3.
EuropePMC; 2021.
Preprint in English | EuropePMC | ID: ppcovidwho-293571

ABSTRACT

Global healthcare systems continue to be challenged by the COVID-19 pandemic, and there is a need for clinical assays that can both help to optimize resource allocation and accelerate the development and evaluation of new therapies. Here, we present a multiplex proteomic panel assay for the assessment of disease severity and outcome prediction in COVID-19. The assay quantifies 50 peptides derived from 30 COVID-19 severity markers in a single measurement using analytical flow rate liquid chromatography and multiple reaction monitoring (LC-MRM), on equipment that is broadly available in routine and regulated analytical laboratories. We demonstrate accurate classification of COVID-19 severity in patients from two cohorts. Furthermore, the assay outperforms established risk assessments such as SOFA and APACHE II in predicting survival in a longitudinal COVID-19 cohort. The prognostic value implies its use for support of clinical decisions in settings with overstrained healthcare resources e.g. to optimally allocate resources to severely ill individuals with high chance of survival. It can furthermore be helpful for monitoring of novel therapies in clinical trials.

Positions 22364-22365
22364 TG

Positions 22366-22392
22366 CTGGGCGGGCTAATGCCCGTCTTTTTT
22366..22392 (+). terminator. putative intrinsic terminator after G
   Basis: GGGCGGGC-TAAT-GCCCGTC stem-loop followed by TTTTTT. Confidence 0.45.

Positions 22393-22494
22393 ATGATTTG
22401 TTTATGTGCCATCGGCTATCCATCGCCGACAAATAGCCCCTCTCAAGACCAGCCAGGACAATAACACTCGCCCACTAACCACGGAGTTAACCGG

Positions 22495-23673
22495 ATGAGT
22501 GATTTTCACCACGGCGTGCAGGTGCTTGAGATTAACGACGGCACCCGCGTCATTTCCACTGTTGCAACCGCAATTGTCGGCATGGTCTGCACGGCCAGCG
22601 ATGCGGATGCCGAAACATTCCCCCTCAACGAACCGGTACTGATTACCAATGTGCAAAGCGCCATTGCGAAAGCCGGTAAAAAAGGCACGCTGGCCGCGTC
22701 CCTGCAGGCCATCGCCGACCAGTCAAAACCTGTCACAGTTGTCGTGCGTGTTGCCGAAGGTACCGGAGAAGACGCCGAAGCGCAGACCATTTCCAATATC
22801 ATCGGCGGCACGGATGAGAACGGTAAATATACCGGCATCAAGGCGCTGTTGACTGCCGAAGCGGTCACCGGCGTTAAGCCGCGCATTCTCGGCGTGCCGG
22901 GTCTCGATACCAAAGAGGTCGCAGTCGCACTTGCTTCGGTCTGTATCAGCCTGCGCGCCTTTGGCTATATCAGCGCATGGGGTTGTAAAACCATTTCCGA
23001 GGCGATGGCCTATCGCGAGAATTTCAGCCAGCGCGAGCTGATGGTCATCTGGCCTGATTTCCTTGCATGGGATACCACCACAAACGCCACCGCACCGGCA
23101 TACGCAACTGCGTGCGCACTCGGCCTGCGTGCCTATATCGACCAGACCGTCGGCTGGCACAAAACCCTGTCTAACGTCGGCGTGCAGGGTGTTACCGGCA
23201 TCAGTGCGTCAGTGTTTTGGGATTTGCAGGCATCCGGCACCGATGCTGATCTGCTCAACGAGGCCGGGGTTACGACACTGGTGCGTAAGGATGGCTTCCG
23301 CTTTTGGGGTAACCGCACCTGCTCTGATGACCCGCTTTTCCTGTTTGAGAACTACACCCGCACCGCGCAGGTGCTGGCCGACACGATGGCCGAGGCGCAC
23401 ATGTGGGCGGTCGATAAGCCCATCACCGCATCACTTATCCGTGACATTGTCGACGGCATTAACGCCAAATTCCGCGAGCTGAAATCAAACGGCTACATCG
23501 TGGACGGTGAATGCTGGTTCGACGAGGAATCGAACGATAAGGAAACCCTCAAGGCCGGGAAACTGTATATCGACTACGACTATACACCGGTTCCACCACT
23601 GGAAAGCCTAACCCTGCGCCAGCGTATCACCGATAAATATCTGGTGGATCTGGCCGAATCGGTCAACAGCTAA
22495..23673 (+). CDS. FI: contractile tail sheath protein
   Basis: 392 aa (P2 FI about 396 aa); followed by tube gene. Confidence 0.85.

4.
Nat Commun ; 12(1): 4869, 2021 08 11.
Article in English | MEDLINE | ID: covidwho-1354100

ABSTRACT

In COVID-19, immune responses are key in determining disease severity. However, cellular mechanisms at the onset of inflammatory lung injury in SARS-CoV-2 infection, particularly involving endothelial cells, remain ill-defined. Using Syrian hamsters as a model for moderate COVID-19, we conduct a detailed longitudinal analysis of systemic and pulmonary cellular responses, and corroborate it with datasets from COVID-19 patients. Monocyte-derived macrophages in lungs exert the earliest and strongest transcriptional response to infection, including induction of pro-inflammatory genes, while epithelial cells show weak alterations. Without evidence for productive infection, endothelial cells react, depending on cell subtypes, by strong and early expression of anti-viral, pro-inflammatory, and T cell recruiting genes. Recruitment of cytotoxic T cells as well as emergence of IgM antibodies precede viral clearance at day 5 post infection. Investigating SARS-CoV-2 infected Syrian hamsters thus identifies cell type-specific effector functions, providing detailed insights into pathomechanisms of COVID-19 and informing therapeutic strategies.


Subject(s)
COVID-19/immunology , Disease Models, Animal , Alveolar Epithelial Cells/immunology , Animals , Cricetinae , Cytokines/genetics , Cytokines/immunology , Endothelial Cells/immunology , Humans , Immunoglobulin M/immunology , Inflammation , Lung/immunology , Macrophages/immunology , Mesocricetus , Monocytes/immunology , SARS-CoV-2/immunology , Signal Transduction , T-Lymphocytes, Cytotoxic/immunology , Toll-Like Receptors/immunology